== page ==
This is the best test of all. And if you really want to see if you’re ready for a Haiti-style crisis, assume that your house has collapsed from an earthquake and you have to survive outside, in your yard, without anything from your house. Where is your stuff now? How will you survive the next 48 hours in your yard, with no help from anyone else and your house in a pile of rubble?

Proper planning avoids future emergencies. And no neighbor or city is entirely insulated from natural disasters or other unexpected events.

Profiting from Haiti’s Crisis

By Benjamin Dangl, Toward Freedom
January 18, 2010

... One report from IPS News in Haiti explained:
“In the day following the quake, there was no widespread violence. Guns, knives and theft weren’t seen on the streets, lined only with family after family carrying their belongings. They voiced their anger and frustration with sad songs that echoed throughout the night, not their fists.”
Bob Moliere, an organizer within the popular political party Fanmi Lavalas, was killed in the earthquake. His wife, Marianne Moliere, told IPS News after burying her husband:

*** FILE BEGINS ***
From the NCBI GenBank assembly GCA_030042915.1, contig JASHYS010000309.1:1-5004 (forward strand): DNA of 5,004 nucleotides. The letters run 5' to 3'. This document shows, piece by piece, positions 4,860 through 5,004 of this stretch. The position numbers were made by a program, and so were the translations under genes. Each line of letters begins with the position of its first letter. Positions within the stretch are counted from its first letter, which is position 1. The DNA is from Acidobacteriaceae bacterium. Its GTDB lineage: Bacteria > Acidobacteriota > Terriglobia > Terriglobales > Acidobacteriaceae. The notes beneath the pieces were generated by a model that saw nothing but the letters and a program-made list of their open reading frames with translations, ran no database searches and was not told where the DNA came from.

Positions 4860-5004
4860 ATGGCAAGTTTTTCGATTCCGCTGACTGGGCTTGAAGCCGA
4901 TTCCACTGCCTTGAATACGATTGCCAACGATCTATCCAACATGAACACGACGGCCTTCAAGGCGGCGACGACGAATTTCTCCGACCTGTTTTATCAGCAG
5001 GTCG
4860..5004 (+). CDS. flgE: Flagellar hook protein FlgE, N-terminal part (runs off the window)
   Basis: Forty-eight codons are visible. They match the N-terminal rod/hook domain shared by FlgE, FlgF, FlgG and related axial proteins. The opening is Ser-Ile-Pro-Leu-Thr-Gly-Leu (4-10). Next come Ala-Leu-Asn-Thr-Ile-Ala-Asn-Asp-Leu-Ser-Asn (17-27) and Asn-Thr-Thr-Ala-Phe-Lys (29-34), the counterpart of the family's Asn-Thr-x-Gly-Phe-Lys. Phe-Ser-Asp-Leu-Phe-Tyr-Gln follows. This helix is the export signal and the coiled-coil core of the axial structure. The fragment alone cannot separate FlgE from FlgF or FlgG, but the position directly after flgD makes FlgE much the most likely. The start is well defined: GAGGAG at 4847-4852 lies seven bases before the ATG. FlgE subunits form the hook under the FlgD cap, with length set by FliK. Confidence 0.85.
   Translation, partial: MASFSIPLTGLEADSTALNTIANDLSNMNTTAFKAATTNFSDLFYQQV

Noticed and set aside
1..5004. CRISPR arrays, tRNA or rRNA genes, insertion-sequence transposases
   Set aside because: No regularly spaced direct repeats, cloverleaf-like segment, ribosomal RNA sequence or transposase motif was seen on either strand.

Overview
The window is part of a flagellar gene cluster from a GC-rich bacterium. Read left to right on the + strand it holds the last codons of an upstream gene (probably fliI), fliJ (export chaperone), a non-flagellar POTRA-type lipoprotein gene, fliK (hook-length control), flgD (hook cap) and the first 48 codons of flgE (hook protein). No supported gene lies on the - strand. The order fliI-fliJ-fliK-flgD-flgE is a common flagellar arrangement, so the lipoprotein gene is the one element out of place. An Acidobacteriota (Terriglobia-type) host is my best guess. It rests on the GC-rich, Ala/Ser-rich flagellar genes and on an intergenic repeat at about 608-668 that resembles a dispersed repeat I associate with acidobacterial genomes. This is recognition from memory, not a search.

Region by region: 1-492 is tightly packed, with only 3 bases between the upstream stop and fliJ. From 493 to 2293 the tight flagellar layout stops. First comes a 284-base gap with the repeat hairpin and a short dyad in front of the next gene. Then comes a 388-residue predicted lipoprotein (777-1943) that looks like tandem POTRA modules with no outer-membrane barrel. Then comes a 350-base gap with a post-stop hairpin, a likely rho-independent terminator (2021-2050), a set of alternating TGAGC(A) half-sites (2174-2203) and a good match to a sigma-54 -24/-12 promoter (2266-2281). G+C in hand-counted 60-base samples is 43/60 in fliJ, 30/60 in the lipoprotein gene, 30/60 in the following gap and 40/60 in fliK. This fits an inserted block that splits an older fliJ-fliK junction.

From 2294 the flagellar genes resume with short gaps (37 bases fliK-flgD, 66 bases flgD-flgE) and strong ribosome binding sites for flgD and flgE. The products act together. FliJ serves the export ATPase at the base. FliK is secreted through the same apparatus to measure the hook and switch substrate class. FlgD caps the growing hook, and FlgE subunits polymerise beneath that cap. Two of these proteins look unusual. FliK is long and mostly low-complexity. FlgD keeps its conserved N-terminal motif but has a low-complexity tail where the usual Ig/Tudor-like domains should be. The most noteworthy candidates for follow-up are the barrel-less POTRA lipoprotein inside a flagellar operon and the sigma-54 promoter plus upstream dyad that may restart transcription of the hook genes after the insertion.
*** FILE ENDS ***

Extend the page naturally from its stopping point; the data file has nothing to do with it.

“There is no life for me because Bob was everything to me. I lost everything. Everything is destroyed,” she said. “I’m sleeping in the street now because I’m homeless. But when I get some water, I share with others. Or if someone gives some spaghetti, I share with my family and others.”
It is not this type of solidarity that has emerged in the wake of the crisis — and the delayed and muddled response from the international community — that most corporate media in the US have focused on. Instead, echoing the coverage and calls for militarization of New Orleans in the wake of Katrina, major media outlets talk about the looting, and need for security to protect private property ...

Handling a Crisis on the Scale of Haiti

January 19, 2010

Troops, doctors and aid workers are flowing into Haiti, while nations pledge millions of dollars in aid. But how do you handle a crisis of this magnitude? Richard Gordon and Mike Evans of the Bournemouth University Disaster Management Centre, outline the planning and potential pitfalls of such an operation.


A fundamental principle of disaster management and international assistance is that it is the stricken country's responsibility to take the lead in inviting in international assistance (via the UN resident representative), and then co-ordinating that assistance to best effect.

In most cases, however, the host government to a greater or lesser extent, will have been incapacitated by the natural disaster, so the UN sends in Disaster and Assessment Coordination teams (UNDACS) to provide initial coordination of international assistance. UNDAC teams tend to deploy for no more than three weeks and then like to hand over once again to the host government. But this may not be long enough for the Haitian government to resume control of its own affairs.

The request for international assistance for Haiti will have been speeded up by the presence of UN troops and other agencies already on the ground.